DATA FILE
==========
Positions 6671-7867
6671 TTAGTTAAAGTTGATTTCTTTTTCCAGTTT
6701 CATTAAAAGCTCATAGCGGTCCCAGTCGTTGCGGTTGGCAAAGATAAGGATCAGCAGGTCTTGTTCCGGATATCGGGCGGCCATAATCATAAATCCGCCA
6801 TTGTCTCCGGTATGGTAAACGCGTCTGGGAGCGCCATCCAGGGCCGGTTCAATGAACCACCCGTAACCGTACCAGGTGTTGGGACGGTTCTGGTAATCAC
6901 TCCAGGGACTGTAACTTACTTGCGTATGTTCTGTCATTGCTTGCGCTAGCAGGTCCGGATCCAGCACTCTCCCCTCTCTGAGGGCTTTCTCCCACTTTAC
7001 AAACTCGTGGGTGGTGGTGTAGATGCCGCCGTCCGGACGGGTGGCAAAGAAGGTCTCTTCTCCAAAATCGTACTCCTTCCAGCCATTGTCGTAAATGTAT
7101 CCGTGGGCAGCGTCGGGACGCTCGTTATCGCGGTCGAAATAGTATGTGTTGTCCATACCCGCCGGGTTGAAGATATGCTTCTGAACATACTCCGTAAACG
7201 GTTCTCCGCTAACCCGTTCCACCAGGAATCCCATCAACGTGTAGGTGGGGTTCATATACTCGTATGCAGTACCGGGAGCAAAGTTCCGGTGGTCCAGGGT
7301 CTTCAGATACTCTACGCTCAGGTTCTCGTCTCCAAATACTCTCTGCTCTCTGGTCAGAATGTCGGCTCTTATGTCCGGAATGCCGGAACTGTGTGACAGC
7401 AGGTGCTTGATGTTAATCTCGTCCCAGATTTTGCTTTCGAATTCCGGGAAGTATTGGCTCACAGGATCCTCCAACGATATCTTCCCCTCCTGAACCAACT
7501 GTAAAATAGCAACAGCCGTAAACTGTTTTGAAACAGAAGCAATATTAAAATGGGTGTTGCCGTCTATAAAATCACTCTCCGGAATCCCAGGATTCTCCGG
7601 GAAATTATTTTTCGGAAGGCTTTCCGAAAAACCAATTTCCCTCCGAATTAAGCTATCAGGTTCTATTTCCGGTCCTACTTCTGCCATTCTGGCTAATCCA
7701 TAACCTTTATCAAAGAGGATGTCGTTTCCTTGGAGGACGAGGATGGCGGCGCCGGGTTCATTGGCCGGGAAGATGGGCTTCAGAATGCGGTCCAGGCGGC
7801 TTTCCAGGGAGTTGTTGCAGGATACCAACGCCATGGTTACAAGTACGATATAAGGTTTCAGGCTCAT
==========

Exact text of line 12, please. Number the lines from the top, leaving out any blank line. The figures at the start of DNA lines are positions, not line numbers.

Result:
7601 GAAATTATTTTTCGGAAGGCTTTCCGAAAAACCAATTTCCCTCCGAATTAAGCTATCAGGTTCTATTTCCGGTCCTACTTCTGCCATTCTGGCTAATCCA